By Ephraim Njega
Imagine the bank imposing an expiry date on your bank balance. They tell you that any balance on your account after such and such a time will just disappear. Many would protest the absurdity.
Cases would be filed in court. MPs would scramble to pass the laws to reverse such a travesty. Yet this is the same scenario we tolerate when it comes to airtime, data bundles and now Bonga Points. I read that the MPs are probing this issue.
I wonder why a probe is necessary yet they can just change the law and outlaw such unethical and oppressive business practices. Some will dispute the analogy I gave in the opening remarks and say that Bonga points or data bundles can’t be equated to cash.
How so and these are not gifts? These are things you have bought with money. You are constitutionally entitled to their quiet and unencumbered enjoyment. How then does someone dictate when and how you can use them?
The arguments by Safaricom about the airtime, loyalty points or data bundles being a liability on their books of accounts are purely academic. There is no possibility that the customer will ever claim these things from Safaricom.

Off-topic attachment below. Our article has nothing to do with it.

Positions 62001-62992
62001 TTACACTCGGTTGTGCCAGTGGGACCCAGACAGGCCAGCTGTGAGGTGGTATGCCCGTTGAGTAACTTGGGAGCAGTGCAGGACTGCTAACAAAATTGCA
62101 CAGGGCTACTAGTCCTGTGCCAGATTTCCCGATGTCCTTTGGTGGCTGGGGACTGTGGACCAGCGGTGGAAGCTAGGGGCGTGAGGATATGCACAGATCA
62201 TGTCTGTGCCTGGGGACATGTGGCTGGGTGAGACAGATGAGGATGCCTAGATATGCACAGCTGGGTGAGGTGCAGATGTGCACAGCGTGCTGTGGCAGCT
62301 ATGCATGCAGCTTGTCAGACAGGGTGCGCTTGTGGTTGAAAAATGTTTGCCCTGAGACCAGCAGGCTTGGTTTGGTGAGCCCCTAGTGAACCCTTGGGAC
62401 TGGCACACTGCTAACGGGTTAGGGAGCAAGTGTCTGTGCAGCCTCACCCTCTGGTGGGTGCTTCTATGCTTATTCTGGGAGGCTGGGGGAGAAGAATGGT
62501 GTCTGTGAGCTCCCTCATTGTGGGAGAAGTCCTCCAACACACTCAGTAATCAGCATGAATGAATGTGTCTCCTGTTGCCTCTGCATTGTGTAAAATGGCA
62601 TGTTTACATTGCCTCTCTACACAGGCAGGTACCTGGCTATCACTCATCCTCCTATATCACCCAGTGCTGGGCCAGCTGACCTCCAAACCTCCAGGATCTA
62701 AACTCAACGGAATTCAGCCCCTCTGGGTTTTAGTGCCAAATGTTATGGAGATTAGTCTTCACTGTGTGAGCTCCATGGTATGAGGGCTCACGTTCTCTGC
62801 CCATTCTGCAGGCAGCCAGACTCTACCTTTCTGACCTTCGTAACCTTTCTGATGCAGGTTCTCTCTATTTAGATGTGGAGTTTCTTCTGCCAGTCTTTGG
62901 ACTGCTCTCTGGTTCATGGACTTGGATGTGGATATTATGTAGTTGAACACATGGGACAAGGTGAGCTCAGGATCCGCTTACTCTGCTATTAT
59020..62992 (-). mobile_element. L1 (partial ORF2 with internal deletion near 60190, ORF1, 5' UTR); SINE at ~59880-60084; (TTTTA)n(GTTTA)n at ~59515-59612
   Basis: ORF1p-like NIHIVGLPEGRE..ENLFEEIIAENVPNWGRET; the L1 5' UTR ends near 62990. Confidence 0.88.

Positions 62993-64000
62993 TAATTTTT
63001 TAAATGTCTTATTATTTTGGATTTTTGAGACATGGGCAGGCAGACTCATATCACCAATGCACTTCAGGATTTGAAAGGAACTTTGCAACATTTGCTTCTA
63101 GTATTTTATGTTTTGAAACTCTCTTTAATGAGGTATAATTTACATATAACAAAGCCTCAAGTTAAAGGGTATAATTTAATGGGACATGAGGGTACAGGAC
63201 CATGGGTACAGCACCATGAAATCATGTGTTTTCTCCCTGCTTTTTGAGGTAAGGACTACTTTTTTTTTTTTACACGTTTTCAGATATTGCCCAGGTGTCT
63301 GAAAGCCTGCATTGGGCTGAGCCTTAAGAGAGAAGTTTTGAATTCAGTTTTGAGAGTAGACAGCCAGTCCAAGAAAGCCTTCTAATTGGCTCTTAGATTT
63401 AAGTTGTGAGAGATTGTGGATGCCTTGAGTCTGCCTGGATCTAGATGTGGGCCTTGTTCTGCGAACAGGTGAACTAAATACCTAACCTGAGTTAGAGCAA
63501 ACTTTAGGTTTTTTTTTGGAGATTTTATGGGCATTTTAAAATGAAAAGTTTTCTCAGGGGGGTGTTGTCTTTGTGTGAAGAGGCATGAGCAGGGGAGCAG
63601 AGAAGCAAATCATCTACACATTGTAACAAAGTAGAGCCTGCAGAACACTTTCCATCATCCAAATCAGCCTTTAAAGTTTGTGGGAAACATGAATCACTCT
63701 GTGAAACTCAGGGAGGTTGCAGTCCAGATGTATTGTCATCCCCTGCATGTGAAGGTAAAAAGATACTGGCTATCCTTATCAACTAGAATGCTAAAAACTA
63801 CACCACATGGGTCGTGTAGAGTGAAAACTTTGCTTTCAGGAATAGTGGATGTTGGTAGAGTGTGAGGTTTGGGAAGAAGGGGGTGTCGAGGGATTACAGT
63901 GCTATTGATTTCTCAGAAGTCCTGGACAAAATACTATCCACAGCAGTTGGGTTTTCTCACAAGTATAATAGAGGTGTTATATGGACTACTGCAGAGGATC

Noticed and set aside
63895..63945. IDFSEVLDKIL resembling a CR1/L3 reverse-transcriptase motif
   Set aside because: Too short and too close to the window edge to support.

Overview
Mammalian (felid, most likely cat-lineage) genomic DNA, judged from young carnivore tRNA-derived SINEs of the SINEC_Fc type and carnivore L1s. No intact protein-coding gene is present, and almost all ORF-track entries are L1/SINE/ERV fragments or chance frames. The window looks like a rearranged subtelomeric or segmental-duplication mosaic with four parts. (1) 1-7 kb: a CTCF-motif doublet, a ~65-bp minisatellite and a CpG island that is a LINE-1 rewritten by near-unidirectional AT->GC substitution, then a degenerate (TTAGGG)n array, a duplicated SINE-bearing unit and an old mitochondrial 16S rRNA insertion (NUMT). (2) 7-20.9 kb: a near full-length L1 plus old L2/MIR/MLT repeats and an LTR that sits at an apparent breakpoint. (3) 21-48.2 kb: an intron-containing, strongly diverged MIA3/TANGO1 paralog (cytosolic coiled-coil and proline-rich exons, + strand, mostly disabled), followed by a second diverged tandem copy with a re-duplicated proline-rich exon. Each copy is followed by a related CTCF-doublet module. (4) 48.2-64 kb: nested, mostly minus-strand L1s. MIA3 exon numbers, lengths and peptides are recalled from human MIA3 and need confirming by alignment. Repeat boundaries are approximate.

As far as revenue recognition principle is concerned, Safaricom should recognise the revenue the moment they take your money and transfer what you have bought to you. You don’t dictate how they will spend the money you have paid them.
Why should they dictate how you use what you have bought from them? I know someone will talk about the International Accounting Standards but we shouldn’t implement things like robots. We once used to have Kenya Accounting Standards. Maybe we should bring them back.
Safaricom isn’t the only company with customer loyalty programme. Other mobile network operators do, airlines do, supermarkets do. How do these other entities treat the points? Nobody forced Bonga Points on Safaricom. They can as well end them the way Airtel did.
Someone says that the terms and conditions allow Safaricom to change the product’s features at will. These are self defeatist arguments. This would amount to Safaricom playing god. There is no law which allows a company to rob its customers.
MPs should move with speed and stop this robbery on its tracks. Such injustices should never be normalised. The right to quiet enjoyment of ones property is enshrined in the constitution.
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